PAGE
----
Jan 13, 2002 I am a one year survivor-cyclist. I lost a kidney due to cancer just over a year ago. I still ride my bike and intend to ride from London to Paris in a day this summer (not easy). Like Lance when the going gets tough, I get tougher, riding my turbo to exhaustion. To those who get depressed, I say never give up hope.
Jan 07, 2002 I was diagnosed with Ovarian cancer in 1999 at the age of 25. My first thought was "Am I going to die?". My mother and I cried a lot and prayed alot, during this time. My diagnosis was a little different than others, I was in surgery to remove both my ovaries when my doctor called in an Oncologist. After 5 hours and 3 less organs (my appendix was removed as well), my official diagnosis was Stage 2 Ovarian cancer. Like many others who are diagnosed with cancer I went through 4 months of chemo and lost all of my hair. I was very fortunate in my fight. My family and friends rallied around me and made sure I kept a fighting attitude. I am now going into my third year of remission and eagerly looking forward to year 5.
Jan 03, 2002 I'm a ten year survivor of large cell anaplastic thyroid carcinoma. Thanks to my friend, who is a bike shop owner, I've really gotten into cycling. I ride 50-100 miles per week on and off road. I will keep going on and be a positive example for people healthy or not. Keep the wheels spinning. Keep riding hard.
Jan 03, 2002 My boyfriend is currently undergoing chemotherapy and radiation for stage 4 testicular cancer. He is 24 years old and has been undergoing chemo treatments for nearly eight months. We just finished our first round of radiation to rid a tumor on his spine which is causing a great deal of pain. Along with the radiation came swelling and he cannot stand on his own or walk currently. We read your book together when he was first diagnosed and I can't tell you how much he was inspired by it. I too was inspired and have never given up hope that he will soon be cured and will walk again. He gets very discouraged when we hear bad news. Then he just gets plain mad and decides that he's going to bare down and get past it. I am so proud of him for being as strong as he has. I know that this is a very hard battle for anyone to fight and that his hard work will soon pay off.
Jan 03, 2002 Basically, the message that I have is to say thanks. A little over a year ago, I was diagnosed with testicular cancer and, after surgery, was treated with intensive chemotherapy. Having been very active all my life, it was quite a blow to be diagnosed at 37. It left me fearing the long term picture. While in treatment, a nurse gave me a copy of your book and I found it delivering a solid message to my brain: "shut up and move!" It got me past a very short and intense period of fear and it has been all smiles since then. To date I have given about 5 copies to others, both cancer survivors and not, for motivation. The feedback is always positive. So, thanks for helping us all take the 'whisper' out of cancer and get on with life.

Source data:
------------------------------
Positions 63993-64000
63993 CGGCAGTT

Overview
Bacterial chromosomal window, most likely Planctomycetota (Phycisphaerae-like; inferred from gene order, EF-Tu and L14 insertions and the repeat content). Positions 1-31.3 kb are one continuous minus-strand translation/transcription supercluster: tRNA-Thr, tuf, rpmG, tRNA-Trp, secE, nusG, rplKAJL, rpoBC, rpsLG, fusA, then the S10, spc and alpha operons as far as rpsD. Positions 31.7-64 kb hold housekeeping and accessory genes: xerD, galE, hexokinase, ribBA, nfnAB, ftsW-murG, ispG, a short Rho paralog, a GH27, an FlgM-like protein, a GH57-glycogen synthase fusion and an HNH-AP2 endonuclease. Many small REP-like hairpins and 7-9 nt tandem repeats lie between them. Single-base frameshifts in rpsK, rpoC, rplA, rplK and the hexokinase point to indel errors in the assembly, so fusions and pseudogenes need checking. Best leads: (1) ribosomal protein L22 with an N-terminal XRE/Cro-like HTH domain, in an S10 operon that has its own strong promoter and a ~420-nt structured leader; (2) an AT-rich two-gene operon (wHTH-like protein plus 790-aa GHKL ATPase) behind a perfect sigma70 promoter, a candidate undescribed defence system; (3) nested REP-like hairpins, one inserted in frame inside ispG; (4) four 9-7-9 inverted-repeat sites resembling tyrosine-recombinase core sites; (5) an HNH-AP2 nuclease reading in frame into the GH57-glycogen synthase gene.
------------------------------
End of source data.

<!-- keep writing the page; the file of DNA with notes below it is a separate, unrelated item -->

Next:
Messages from 2001
Jan 01, 2001 I hope all the best for you. I have had surgery to remove brain cancer in the summer and I am on chemotherapy now. So far my symtoms have not been so bad. My Specialist is from Northwestern University in Evanston, IL. She specializes in this type of tumors. I go for another MRI on January the 15th. Hope it shows improvement. Take care.
Jan 4 , 2001 I'm home recovering from having a tumor removed from my colon. Prior, I was riding 100+ per week and racing mtb in the summer. I have a family with 3 great kids and am a 37 year old male. My doctor just called and said that the surgery got it all and I will have a full recovery. He suggested a light chemo treatment and that sounded like a great thing to do. Just so you know, I had your Trek Stand up poster in my hospital room as well as my road bike. Some of the people walking down the halls thought I was nuts, but it made a real difference to me. My doctor also rides and assured me that everything was going to be fine even prior tp the tests coming back and has already challanged me to a race. We are also planning to get to your Roses ride in the next few years. Thanks for being their for me. RIDE-ON.......
Jan 5, 2001 Congratulations on your recent accomplishments. It's been exciting following you in the news. I didn't realize how close to home your story would be until about a week ago. I was diagnosed with testicular cancer. Needless to say, it's been an emotional rollercoaster ride. I'm off to see my 3rd surgeon today, and then will probably decide on who will perform the ingenial whatever the heck it is. Neither urologist has suggested a medical oncologist yet, but they expect to involve them soon after post op. This is a little different than what I've read, but it seems that a speedy removal is more important to both of them. I hope the catscans will reveal better news, and I will e-mail you then. Continued success in the new're doing a great job of improving awareness in this disease.
Jan 9 , 2001 Thanks for writing the book. There's a lot of information out there for people before and during the fight, but not much written about the aftermath. For me, the aftermath has been the worst part. When I finished three years of intense chemotherapy for lymphoblastic lymphoma, my friends and family cheered and said things like, "Won't it be great to have your life back?" The truth is, I never got my life back. It was forever changed. I was forever changed. I've had to create a new "normal" for myself. Those of us who do survive need some extra help to re-integrate ourselves back into "normal" society. I sometimes think this might be similar to what a war veteran goes through. He comes home a changed man with "battle scars" of all kinds--the rest of the world has gone on and they don't quite understand why he can't just go back to normal again. Thank you for your efforts to help both those who are in the heat of the battle as well as those who are finished and now experiencing that "what now?" feeling. That part of it needs to be voiced too.